This relatively colorful light-morph calurus Red-tailed Hawk, differs from light-morph borealis in having more rufous tones on the underparts, a dark throat and barred leggings.  ; photographer Jerry and Sherry Liguori

Red-tailed Hawk Juvenile "Western" Red-tailed Hawk, Jackpot, Nevada, September 2002.
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Juvenile "Western" Red-tailed Hawk, Jackpot, Nevada, September 2002.

Juvenile western Red-tailed Hawks are very similar to their eastern borealis counterparts.  Most are more heavily marked below overall than easterns, but throat color varies from light to dark.; photographer Jerry and Sherry Liguori

Red-tailed Hawk Juvenile light x intermediate "Western" Red-tailed Hawk, Bountiful Peak, UT, October.
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Juvenile light x intermediate "Western" Red-tailed Hawk, Bountiful Peak, UT, October.

Most likely, this type of juvenile will become a very rufous-toned light-morph adult with a prominent bellyband and marked underwings. These kind of light morphs appear much like a rufous (intermediate) morph overall, but they are atypical and uncommon.; photographer Jerry and Sherry Liguori

Red-tailed Hawk Adult rufous-morph "Western" Red-tailed Hawk, Goshute Mtns., Nevada, October 2000.
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Adult rufous-morph "Western" Red-tailed Hawk, Goshute Mtns., Nevada, October 2000.

Rufous-morph calurus are encountered more frequently than pure dark-morphs across much of the West.  Characters typical of this morph are a dark belly band, with solid rufous breast and dark rufous underwing coverts.; photographer Jerry and Sherry Liguori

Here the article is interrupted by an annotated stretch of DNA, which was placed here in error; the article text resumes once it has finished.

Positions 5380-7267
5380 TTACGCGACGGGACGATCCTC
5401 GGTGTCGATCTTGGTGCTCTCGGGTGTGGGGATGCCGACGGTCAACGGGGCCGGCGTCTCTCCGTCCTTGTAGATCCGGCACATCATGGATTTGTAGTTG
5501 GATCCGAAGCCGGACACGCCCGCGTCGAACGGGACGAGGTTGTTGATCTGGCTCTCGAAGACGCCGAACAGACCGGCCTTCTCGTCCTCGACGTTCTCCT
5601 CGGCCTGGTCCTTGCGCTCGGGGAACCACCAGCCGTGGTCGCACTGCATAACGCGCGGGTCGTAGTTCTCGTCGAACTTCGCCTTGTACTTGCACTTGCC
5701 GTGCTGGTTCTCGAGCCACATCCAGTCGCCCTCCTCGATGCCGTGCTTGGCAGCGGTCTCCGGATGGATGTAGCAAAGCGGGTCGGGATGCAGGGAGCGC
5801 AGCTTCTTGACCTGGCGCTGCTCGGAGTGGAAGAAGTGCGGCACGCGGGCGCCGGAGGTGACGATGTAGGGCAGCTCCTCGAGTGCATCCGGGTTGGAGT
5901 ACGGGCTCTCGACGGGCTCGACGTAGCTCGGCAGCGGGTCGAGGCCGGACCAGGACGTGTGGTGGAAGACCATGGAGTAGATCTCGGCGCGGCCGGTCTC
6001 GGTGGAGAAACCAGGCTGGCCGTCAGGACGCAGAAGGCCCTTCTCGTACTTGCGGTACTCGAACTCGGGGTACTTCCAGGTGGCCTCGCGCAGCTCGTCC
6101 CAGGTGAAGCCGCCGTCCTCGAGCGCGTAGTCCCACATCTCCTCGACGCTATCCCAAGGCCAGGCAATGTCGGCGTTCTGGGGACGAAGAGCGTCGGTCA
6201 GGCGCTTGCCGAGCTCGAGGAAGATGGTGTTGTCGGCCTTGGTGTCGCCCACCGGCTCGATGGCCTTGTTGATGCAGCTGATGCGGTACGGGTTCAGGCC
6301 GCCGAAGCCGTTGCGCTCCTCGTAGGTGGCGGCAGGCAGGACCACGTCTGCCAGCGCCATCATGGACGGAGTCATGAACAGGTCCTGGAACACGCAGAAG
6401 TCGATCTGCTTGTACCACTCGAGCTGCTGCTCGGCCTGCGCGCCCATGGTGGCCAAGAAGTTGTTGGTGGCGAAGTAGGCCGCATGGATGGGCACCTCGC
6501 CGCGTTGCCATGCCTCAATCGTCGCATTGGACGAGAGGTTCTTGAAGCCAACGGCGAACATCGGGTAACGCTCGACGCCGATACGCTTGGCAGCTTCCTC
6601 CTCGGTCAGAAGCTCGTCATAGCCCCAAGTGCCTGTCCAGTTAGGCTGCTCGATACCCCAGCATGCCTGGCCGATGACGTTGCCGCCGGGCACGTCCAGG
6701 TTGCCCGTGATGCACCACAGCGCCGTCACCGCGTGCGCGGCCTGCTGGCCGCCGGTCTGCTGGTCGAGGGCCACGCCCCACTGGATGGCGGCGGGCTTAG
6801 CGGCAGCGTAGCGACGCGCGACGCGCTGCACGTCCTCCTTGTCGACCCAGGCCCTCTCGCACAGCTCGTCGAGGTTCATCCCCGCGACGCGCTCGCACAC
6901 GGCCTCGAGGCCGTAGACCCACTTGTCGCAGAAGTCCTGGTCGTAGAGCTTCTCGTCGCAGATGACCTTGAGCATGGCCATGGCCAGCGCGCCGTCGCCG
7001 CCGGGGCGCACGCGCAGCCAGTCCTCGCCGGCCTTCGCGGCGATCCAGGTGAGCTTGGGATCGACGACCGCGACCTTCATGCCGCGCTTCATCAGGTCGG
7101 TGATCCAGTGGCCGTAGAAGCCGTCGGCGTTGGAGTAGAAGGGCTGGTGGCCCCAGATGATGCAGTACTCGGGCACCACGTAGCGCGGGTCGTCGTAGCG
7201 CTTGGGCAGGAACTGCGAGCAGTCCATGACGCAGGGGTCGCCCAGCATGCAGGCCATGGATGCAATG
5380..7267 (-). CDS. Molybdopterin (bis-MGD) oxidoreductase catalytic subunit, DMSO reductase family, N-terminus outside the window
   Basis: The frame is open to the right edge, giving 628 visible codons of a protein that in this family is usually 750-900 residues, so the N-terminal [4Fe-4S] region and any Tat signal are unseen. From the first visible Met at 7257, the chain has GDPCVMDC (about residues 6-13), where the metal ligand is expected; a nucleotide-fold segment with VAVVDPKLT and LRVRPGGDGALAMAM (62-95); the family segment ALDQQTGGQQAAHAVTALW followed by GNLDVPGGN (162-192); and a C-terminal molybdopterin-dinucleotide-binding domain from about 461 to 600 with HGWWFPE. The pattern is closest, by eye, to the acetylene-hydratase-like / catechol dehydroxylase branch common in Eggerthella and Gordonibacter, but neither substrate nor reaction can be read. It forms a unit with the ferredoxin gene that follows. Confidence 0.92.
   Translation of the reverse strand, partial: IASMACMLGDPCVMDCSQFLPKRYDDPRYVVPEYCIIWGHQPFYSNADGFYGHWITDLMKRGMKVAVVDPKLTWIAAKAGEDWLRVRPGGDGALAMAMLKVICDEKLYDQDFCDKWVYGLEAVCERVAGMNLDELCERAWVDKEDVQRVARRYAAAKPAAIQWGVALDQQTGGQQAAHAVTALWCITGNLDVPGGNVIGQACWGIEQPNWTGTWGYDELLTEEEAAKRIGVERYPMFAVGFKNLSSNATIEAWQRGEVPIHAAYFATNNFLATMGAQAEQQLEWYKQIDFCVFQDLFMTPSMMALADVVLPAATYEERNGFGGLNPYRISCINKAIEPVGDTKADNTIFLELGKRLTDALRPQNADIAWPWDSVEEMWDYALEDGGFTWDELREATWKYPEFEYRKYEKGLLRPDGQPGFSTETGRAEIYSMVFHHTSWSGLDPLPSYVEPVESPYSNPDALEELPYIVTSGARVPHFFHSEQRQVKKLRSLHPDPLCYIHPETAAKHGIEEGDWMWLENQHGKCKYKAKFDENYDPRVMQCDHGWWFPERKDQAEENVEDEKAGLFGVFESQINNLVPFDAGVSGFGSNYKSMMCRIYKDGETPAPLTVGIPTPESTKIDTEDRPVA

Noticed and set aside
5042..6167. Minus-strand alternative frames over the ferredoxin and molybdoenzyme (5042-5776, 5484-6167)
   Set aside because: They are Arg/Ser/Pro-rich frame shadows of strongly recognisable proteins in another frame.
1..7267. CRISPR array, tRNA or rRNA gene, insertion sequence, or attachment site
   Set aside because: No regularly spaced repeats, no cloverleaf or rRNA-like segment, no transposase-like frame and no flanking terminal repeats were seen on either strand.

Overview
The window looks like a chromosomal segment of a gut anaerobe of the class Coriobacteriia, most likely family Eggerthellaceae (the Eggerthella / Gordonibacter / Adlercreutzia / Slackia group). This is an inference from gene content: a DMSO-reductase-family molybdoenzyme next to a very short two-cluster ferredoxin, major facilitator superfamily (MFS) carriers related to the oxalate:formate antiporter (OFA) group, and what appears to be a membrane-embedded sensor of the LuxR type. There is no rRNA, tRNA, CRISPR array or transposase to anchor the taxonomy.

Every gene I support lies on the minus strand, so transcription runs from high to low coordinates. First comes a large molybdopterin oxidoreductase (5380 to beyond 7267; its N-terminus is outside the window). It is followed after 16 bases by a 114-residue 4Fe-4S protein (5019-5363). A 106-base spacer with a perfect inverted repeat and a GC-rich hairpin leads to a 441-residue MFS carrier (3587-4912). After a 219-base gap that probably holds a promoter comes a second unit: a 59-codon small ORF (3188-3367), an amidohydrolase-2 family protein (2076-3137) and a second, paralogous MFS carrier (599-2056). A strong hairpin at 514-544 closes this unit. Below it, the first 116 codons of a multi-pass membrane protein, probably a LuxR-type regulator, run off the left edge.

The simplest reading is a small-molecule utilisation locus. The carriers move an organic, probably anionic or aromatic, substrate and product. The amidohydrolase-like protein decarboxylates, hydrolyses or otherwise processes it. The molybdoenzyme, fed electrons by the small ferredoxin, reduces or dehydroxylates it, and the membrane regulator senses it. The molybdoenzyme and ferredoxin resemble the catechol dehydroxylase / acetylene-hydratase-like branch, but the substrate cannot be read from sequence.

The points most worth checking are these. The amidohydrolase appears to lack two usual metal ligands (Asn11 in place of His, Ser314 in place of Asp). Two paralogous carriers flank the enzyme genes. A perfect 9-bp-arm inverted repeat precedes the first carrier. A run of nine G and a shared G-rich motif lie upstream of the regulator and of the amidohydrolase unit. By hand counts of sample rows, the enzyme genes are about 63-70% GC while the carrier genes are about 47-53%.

Red-tailed Hawk Adult dark-morph "Western" Red-tailed Hawk, Minnesota, October.
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Adult dark-morph "Western" Red-tailed Hawk, Minnesota, October.

An usually patterned dark-morph calurus individual, perhaps with some harlani genes.  Typically, Red-taileds that are this dark, lack pale markings in the underwing coverts and belly.; photographer Rick and Nora Bowers

Red-tailed Hawk Juvenile Harlan's Hawk, British Columbia, January.
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Juvenile Harlan's Hawk, British Columbia, January.

Aldergrove, BC. The following link is to this contributor's Flickr stream or website. http://www.flickr.com/photos/waslin/, Jan 19, 2009; photographer Wes Aslin

Recommended Citation

Preston, C. R. and R. D. Beane (2020). Red-tailed Hawk (Buteo jamaicensis), version 1.0. In Birds of the World (A. F. Poole, Editor). Cornell Lab of Ornithology, Ithaca, NY, USA. https://doi.org/10.2173/bow.rethaw.01